US President Donald Trump today dropped another strong hint that his country's ban on Huawei could be a trade war bargaining chip.
At a press conference to announce US$16 billion in aid for US farmers hit by Chinese tariffs, Trump said Huawei was "very dangerous, from a security standpoint" but also insisted "It's possible that Huawei would be included in some kind of a trade deal."
The US has blocked its phone companies from using Huawei gear for network upgrades (as the GCSB did here), had a Huawei executive arrested in Canada for alleged sanctions-busting and, just earlier this week, barred US companies like Android software maker Google and chipmakers Intel, Broadcom and Qualcomm from supplying Huawei - a move that does not affect existing Huawei handsets but imperils future models.
There are two narratives around the US government's tough line on Huawei.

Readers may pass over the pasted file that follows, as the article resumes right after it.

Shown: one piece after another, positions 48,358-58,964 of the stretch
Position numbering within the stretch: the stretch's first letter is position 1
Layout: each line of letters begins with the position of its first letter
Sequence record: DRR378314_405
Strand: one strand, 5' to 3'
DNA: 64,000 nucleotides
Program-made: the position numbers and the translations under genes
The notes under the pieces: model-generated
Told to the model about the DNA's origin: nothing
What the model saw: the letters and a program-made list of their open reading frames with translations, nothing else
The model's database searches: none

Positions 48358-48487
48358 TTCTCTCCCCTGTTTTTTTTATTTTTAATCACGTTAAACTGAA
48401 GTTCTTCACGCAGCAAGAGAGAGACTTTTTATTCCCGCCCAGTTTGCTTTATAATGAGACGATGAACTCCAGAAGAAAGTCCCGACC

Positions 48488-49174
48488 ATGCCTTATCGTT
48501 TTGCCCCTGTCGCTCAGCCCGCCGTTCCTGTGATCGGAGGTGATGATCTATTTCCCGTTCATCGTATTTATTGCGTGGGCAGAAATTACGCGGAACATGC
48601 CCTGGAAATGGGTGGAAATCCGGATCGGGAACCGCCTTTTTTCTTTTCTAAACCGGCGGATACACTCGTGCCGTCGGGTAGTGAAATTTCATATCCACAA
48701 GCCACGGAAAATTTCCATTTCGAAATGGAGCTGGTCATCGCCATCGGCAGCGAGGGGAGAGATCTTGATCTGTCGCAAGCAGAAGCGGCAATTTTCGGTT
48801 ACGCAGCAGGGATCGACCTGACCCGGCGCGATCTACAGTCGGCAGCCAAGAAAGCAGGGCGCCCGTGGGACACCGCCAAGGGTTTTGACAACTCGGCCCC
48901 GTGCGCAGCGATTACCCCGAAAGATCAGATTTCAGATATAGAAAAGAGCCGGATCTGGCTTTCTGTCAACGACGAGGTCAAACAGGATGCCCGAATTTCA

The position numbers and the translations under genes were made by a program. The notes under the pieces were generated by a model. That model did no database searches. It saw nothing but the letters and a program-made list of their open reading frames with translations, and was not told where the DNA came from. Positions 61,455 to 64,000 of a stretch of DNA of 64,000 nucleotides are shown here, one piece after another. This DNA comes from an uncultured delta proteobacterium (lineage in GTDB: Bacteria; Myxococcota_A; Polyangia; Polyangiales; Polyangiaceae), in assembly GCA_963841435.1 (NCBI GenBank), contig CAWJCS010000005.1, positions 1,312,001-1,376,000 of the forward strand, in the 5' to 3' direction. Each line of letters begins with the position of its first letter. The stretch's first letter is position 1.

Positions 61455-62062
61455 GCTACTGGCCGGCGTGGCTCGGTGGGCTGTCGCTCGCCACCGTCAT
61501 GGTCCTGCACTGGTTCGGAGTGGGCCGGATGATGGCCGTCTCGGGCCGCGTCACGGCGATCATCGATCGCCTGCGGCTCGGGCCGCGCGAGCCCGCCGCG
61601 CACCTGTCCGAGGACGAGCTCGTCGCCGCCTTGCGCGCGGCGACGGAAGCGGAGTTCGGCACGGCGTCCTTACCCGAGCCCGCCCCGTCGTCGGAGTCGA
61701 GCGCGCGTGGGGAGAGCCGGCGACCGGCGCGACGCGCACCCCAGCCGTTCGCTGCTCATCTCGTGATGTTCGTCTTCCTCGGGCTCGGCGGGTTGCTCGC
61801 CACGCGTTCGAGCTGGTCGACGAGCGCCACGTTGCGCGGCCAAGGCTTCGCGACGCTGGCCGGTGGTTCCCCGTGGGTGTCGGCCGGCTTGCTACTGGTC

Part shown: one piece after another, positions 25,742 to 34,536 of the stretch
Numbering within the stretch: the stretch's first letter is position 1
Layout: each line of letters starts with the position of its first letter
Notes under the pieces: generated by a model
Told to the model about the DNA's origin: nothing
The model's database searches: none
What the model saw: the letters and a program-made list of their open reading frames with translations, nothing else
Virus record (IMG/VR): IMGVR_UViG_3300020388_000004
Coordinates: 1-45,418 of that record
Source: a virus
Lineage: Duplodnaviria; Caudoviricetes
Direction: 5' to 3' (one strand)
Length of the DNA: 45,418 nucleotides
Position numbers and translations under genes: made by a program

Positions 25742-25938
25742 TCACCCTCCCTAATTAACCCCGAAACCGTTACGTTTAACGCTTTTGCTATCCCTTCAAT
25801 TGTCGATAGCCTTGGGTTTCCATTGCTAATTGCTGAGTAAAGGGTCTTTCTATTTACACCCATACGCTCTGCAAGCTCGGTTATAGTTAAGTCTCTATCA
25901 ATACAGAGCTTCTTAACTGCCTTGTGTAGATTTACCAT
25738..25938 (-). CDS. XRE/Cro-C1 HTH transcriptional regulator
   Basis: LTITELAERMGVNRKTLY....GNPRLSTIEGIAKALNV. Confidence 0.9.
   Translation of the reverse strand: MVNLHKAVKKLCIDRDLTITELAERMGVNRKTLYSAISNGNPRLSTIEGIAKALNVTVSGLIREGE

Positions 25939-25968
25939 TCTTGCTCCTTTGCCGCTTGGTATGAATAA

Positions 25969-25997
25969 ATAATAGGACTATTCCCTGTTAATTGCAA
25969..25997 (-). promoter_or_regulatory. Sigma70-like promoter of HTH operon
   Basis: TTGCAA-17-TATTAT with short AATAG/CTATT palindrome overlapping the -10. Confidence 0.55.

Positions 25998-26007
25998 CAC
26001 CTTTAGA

One is that it's based around legitimate concerns about the Chinese maker of phones and telco networking is colluding with its government over espionage. After all, US security agencies have long harboured suspicion about Huawei.
The other is that Huawei is, in its own words, a "political football." The Trump White House targeting it as China's most successful tech company in a bid to get trade-talk leverage. If Beijing gives ground on tariffs, then Huawei's problems could melt away as a quid pro quo.
Both could be true, but it's Trump who's at the driving wheel - and the Art of the Deal author is perhaps most interested in a successful trade negotiation than wading through the murky cyber-security controversy.
So while the US President is Huawei's worst enemy right now, threatening its entire business in the West, he could also be its best friend if he does indeed give it a pardon, so to speak, as part of a trade war truce.
That would be a quicker, cleaner outcome for the Chinese company than a decade or more of legal and political squabbling over espionage allegations.
Today, as markets continued to tank, Trump said a trade deal with China was a "good possibility" though offered no details on progress.